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NEW ORLEANS (WGNO) — For the nearly one million customers currently without power following the catastrophic damage caused by Hurricane Ida on Sunday, Entergy says help is on the way.

A team of more than 20,000 has begun assessing the destruction across New Orleans and southeast Louisiana. The hurricane’s category 4-rated winds and torrential rainfall toppled transmission, power poles and other equipment, causing outages for approximately 895,000 customers.

Ida also knocked all eight high-voltage transmission line out of service for Orleans, Jefferson, St. Bernard and Plaquemines parishes, as well as parts of St. Charles and Terrebonne.

“At 150 mph, Hurricane Ida’s winds were incredibly devastating,” said Phillip May, Entergy Louisiana president and CEO. “We continue looking at options to restore power to those parishes that are out.”

According to Entergy, the full assessment of damage could take several days, since many areas are currently inaccessible either by roadways. Restoration could take weeks, but Entergy says up to 90 percent of customers will be restored sooner.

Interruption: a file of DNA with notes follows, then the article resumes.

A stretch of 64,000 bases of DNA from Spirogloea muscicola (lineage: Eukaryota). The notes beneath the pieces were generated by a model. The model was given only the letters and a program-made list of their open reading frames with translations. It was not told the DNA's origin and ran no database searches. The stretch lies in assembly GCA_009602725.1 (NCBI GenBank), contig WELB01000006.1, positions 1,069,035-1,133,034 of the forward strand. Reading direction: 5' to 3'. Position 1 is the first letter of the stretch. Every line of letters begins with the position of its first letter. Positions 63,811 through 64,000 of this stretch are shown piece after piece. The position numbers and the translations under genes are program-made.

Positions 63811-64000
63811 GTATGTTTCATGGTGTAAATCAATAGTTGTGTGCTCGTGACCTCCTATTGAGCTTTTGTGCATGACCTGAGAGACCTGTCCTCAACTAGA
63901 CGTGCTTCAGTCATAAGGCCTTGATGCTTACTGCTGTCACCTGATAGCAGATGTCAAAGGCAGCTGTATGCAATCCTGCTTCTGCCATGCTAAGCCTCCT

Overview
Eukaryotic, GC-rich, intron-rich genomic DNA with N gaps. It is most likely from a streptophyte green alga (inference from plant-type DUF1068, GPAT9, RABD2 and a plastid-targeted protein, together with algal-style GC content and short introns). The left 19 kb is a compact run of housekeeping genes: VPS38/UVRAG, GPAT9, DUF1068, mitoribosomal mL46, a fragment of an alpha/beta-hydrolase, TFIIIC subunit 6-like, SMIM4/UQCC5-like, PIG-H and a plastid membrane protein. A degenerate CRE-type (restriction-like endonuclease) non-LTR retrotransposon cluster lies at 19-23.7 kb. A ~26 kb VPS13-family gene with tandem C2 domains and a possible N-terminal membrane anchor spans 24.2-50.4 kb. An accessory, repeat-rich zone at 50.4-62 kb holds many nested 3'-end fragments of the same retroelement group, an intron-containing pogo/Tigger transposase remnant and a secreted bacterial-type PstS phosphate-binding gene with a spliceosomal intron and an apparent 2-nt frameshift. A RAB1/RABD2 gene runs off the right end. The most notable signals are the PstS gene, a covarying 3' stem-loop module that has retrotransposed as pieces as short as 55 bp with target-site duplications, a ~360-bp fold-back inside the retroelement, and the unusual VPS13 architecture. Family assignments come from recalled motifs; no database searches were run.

“This will be a marathon, not a sprint,” said Deanna Rodriguez, Entergy New Orleans president and CEO. “We’re working as safely and quickly as we can, but recovery will vary depending on the damage incurred and its location.

“We must all be prepared for the recovery to take some time,” she continued. “While too early in the process to give approximate restoration times, our focus remains on getting the assessments completed so that we can begin to provide more guidance to customers as soon as possible. 

“We appreciate our customer’s patience and will continue to provide updates as they become available.”

Entergy warns that the greatest danger after this type of storm remains downed power lines and electrical equipment. If anyone sees a power line or electrical equipment on the ground or in the trees or bushes – do not go near it. Call and report it at 800-9OUTAGE (800-968-8243).

Entergy also warns customers of the dangers of natural gas.

“If customers smell natural gas or hear a blowing or hissing noise, open a window and leave the area immediately. Do not operate electrical switches. Call the gas company from a nearby building and don’t re-enter until it’s safe to do so,” a statement from the company read.